I don't think I really have a particular theme for this post, let alone a coherent idea to write about, so this is probably going to be a little disjointed.
The giant book of sex that I've been working on for the last year or so is finally coming to an end now. All that is left to do is the seemingly unending stream of corrections and revisions which, whilst getting more and more minor, never seem to decrease in number. Either way, I think it's going to print soon, so I'll be off writing about something else (religion I think) and probably getting equally nerdily obsessed with that. Something I've noticed is that my interest in human sexuality hasn't diminished as the amount of time I've had to spend writing about it has declined. Obviously, I had an interest in the subject to begin with, but it wasn't a very academic one.
One of the blogs that I read on the subject, by Dr. Petra Boynton, recently linked an article which touched something of a nerve with me in relation to the now mostly completed book. It's called The New Romantics by the brilliantly named Drake Bennett (no idea who he is, I'm just in awe of his name) and discusses the medicalisation of human sexuality.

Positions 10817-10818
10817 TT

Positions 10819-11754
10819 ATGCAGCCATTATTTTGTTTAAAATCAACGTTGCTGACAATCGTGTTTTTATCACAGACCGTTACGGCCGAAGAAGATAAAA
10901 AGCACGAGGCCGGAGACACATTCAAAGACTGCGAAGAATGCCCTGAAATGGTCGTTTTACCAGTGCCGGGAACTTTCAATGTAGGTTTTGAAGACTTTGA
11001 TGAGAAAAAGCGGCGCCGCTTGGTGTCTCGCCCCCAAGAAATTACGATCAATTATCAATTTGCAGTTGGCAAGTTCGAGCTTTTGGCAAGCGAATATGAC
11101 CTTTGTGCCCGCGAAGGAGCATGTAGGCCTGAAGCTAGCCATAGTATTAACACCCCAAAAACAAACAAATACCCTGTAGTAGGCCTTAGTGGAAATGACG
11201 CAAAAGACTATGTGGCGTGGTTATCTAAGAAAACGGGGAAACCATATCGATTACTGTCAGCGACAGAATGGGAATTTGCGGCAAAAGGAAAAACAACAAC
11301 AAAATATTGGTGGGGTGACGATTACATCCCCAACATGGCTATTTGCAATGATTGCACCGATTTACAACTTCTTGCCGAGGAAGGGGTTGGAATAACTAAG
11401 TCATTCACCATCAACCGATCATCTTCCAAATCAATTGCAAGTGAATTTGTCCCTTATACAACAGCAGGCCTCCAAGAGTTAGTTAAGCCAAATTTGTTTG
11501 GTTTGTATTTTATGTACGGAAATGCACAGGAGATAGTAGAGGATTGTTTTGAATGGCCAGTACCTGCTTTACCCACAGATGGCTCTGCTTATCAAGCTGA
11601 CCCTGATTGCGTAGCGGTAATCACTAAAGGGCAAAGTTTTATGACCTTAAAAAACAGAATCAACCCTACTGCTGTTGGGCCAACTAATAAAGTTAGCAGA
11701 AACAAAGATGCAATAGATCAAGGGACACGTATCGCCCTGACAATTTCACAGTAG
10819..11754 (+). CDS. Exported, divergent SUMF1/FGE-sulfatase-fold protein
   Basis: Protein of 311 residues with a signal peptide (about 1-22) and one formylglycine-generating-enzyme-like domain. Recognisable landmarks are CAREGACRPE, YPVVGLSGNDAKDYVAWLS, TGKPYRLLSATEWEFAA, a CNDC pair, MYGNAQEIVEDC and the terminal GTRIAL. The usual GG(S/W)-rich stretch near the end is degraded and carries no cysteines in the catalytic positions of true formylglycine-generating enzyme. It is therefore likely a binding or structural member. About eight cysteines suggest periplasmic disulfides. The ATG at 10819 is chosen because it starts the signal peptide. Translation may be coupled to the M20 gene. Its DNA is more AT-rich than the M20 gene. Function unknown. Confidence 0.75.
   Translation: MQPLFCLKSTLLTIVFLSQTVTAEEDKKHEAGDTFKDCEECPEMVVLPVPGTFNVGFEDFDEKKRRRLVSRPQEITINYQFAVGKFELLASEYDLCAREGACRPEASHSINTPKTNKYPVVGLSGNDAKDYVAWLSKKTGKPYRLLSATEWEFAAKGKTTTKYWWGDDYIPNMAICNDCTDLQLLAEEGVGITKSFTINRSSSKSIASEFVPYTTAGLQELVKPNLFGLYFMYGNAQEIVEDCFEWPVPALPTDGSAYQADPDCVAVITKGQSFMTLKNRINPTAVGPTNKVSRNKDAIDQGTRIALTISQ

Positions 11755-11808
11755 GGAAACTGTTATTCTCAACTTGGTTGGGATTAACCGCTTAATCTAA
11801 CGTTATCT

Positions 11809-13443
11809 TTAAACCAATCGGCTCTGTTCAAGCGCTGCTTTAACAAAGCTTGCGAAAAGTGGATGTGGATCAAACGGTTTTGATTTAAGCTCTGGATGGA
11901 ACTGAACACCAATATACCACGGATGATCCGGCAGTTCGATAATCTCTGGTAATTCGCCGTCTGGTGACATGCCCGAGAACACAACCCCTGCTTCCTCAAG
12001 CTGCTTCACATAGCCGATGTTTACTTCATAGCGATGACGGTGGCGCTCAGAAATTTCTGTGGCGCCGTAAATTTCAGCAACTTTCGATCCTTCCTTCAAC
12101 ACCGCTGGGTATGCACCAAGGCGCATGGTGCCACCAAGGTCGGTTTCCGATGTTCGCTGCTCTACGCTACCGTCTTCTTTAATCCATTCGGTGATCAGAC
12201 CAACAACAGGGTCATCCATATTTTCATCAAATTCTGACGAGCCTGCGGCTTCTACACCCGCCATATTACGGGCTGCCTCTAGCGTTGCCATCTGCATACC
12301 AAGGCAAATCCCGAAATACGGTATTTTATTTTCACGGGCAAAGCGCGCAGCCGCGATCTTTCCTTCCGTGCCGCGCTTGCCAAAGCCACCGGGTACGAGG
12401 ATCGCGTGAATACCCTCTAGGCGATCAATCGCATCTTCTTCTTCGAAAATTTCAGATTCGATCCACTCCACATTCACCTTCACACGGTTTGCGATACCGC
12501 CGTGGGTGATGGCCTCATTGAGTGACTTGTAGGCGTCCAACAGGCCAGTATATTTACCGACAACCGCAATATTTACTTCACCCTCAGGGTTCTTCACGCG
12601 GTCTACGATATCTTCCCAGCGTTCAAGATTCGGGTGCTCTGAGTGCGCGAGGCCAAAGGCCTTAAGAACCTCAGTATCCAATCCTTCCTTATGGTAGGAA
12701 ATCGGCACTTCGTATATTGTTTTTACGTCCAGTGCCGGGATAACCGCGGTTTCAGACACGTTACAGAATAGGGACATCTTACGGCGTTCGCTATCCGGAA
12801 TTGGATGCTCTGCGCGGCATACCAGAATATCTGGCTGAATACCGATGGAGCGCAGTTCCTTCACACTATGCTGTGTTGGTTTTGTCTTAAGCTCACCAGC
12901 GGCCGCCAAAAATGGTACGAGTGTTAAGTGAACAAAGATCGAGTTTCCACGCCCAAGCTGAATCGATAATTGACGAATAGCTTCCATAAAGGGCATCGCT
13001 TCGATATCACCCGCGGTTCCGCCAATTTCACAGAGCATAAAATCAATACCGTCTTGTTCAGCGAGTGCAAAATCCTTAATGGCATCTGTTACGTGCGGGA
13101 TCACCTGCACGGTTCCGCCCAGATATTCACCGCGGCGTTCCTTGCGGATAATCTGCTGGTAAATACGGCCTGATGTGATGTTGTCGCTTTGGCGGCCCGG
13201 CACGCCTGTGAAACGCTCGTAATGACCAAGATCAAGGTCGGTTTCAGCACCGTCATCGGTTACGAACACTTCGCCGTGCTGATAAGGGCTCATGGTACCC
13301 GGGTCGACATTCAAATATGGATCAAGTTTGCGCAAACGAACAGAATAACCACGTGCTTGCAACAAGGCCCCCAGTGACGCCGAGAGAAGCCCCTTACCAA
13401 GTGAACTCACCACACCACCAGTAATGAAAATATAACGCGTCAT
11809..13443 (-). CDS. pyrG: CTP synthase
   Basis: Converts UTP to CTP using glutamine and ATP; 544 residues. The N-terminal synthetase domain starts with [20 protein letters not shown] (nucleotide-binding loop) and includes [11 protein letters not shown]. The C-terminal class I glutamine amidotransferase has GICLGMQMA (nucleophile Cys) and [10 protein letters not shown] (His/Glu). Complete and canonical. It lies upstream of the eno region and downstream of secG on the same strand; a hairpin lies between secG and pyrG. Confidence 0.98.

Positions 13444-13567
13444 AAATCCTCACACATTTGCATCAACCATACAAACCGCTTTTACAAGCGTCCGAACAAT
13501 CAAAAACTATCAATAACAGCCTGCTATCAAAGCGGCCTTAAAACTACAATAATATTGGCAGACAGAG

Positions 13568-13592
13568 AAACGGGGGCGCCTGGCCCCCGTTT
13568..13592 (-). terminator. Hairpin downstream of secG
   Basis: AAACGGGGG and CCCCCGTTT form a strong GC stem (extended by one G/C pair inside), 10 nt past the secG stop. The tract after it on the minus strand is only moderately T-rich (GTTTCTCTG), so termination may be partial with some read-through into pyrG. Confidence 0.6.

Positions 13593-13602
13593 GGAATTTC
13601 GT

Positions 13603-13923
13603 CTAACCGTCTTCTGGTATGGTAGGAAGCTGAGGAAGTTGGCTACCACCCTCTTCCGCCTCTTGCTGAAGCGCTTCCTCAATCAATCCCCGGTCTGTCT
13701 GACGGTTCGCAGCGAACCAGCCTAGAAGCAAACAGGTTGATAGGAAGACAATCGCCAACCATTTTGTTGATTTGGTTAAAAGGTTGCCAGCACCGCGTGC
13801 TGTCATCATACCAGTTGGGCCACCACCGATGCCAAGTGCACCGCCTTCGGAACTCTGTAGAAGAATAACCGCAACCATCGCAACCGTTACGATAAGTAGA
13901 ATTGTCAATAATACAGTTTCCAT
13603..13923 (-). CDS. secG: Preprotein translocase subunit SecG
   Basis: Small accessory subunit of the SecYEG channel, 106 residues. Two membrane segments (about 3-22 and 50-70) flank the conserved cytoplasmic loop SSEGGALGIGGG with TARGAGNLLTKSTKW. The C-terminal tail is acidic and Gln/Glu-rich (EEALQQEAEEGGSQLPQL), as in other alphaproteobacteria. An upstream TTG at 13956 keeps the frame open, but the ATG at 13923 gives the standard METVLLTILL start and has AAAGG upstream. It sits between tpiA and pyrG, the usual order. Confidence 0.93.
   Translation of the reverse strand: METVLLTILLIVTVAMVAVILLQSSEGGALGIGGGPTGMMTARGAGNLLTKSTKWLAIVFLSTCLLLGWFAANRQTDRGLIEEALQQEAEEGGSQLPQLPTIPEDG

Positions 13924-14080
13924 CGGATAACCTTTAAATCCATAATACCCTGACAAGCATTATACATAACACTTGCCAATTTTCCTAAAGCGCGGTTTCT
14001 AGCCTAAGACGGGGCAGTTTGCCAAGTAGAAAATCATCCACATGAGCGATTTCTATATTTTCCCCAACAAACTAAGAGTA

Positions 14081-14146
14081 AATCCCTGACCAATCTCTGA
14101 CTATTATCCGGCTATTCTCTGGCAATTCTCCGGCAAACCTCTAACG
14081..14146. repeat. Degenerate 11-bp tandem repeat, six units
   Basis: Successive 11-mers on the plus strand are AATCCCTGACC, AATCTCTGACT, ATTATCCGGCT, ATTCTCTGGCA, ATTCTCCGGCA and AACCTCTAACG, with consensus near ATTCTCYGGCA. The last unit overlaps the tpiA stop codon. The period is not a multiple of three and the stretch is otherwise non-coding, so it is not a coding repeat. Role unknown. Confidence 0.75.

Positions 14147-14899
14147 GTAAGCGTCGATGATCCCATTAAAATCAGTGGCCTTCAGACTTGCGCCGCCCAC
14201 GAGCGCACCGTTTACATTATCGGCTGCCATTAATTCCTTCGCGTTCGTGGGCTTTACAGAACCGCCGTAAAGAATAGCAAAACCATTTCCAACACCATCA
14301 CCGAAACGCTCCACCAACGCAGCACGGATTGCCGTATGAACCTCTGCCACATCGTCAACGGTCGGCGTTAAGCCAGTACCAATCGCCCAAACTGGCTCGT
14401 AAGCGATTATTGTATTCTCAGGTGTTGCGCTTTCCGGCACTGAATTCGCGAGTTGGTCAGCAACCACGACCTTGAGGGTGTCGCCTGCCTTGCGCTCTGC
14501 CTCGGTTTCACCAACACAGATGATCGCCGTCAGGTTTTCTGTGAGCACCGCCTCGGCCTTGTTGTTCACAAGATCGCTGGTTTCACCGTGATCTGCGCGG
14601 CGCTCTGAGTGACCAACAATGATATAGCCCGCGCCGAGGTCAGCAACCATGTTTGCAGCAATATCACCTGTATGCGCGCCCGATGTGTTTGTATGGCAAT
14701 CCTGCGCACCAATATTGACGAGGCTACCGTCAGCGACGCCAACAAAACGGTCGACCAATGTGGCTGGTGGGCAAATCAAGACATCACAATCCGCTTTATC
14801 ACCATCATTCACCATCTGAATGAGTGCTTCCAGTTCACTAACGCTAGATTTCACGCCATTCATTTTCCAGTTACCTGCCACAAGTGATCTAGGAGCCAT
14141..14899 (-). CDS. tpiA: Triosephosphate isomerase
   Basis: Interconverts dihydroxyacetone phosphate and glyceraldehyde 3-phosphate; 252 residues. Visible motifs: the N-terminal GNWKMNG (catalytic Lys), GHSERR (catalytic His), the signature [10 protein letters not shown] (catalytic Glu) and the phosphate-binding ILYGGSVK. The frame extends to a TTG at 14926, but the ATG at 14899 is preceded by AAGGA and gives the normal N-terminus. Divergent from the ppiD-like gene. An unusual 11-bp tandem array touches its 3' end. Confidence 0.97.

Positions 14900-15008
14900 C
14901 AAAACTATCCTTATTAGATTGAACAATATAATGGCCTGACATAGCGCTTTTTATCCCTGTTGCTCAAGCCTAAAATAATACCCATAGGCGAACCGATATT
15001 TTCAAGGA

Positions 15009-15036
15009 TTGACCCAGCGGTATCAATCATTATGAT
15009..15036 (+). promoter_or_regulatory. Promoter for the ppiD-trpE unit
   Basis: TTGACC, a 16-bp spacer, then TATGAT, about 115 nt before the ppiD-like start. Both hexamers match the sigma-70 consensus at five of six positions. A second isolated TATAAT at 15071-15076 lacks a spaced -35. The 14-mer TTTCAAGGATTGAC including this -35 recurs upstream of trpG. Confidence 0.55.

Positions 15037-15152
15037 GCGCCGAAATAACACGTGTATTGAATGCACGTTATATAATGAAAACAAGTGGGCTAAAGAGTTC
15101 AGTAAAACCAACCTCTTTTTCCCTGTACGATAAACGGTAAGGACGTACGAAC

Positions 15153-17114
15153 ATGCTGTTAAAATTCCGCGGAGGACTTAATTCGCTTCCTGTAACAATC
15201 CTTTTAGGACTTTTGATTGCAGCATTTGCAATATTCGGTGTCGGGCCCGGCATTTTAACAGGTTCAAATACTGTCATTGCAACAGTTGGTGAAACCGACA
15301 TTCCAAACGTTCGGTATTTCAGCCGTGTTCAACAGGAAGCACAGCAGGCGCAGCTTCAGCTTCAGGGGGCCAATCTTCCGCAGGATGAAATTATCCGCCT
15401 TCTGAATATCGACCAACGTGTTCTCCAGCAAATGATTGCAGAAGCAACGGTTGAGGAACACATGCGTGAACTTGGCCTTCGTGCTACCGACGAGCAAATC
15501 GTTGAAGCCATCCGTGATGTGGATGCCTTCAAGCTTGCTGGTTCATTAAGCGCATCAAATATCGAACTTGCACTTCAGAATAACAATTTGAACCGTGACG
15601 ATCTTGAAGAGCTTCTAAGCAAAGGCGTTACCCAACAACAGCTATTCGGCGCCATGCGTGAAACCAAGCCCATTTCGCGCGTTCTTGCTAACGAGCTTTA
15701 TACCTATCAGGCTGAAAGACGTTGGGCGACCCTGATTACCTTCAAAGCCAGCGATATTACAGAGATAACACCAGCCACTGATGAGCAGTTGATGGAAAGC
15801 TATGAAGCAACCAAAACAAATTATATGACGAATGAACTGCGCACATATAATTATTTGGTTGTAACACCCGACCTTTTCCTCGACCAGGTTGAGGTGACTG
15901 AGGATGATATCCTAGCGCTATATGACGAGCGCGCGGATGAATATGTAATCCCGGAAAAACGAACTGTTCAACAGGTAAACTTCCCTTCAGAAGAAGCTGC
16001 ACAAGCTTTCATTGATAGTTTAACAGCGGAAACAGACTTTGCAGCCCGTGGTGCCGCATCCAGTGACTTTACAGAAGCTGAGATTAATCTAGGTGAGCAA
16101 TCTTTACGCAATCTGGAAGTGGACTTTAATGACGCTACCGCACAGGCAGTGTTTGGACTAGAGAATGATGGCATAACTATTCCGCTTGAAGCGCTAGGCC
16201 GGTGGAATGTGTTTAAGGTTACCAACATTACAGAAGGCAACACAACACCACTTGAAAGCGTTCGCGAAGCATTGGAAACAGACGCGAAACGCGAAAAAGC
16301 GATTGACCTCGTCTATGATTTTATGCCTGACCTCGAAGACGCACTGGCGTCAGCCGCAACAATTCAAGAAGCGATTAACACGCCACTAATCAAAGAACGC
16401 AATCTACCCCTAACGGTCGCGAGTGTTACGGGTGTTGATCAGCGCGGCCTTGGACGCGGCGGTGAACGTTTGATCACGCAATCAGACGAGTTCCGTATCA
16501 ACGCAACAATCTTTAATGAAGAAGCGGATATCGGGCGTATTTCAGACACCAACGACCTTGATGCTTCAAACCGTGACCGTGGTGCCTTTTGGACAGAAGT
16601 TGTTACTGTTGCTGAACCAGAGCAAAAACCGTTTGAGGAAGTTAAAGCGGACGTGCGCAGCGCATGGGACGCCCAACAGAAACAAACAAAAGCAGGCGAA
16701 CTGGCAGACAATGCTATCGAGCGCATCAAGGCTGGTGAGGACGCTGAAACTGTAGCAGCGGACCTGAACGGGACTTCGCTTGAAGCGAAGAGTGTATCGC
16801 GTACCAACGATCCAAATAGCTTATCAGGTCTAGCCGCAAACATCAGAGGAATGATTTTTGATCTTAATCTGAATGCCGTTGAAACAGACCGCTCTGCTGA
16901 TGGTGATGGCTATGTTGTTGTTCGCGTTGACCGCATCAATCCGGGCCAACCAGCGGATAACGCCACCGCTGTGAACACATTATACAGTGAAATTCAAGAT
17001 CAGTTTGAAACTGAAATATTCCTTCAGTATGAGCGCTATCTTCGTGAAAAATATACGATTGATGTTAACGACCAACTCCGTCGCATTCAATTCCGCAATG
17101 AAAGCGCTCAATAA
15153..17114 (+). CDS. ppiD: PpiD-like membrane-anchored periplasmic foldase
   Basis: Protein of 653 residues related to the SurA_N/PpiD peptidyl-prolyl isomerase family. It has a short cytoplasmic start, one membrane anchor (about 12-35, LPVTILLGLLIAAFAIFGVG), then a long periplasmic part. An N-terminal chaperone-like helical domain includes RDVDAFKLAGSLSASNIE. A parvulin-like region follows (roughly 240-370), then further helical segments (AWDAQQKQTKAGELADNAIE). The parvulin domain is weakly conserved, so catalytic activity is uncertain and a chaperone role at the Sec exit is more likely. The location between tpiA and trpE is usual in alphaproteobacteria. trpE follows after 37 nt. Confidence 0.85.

This article revived a sense of unease I've had with the Big Sex Book from the start of my involvement with it. As it is a reference book, aimed at high schools, it sticks to a very dry, inoffensive tone. Sexuality is discussed in terms of medical conditions, pathological behaviors, and anatomical interactions. There are concessions to the stickier, less easily quantified aspects of sexuality, but usually, these are left out, either for fear of sounding too informal, or because of the possible moral backlash such discussions might provoke. Discussions of teenage sexual activity are usually framed by concepts of social norms, media influence, and peer pressure. The idea that young people, especially young women, might start having sex because they're horny, or because they're in love is rarely mentioned.
In fact, that's a good example. I said, "because they're horny, or because they're in love". The two things usually go together, for me at least they are part of the same thing. The book discusses emotions and ideas of love and affection; it also discusses hormones, reproductive urges, and the whole sticky-sweaty, in-out-in-out, tongues and hands thing. There is always some sense of separation, however, which strikes me as a damaging view to be teaching. The impression I often got from articles was that sex was a side-effect of love, or vice versa - depending on the article.
Hmm. I'll extend and revise this at some point. I've got to go and meet some friends pubwise now/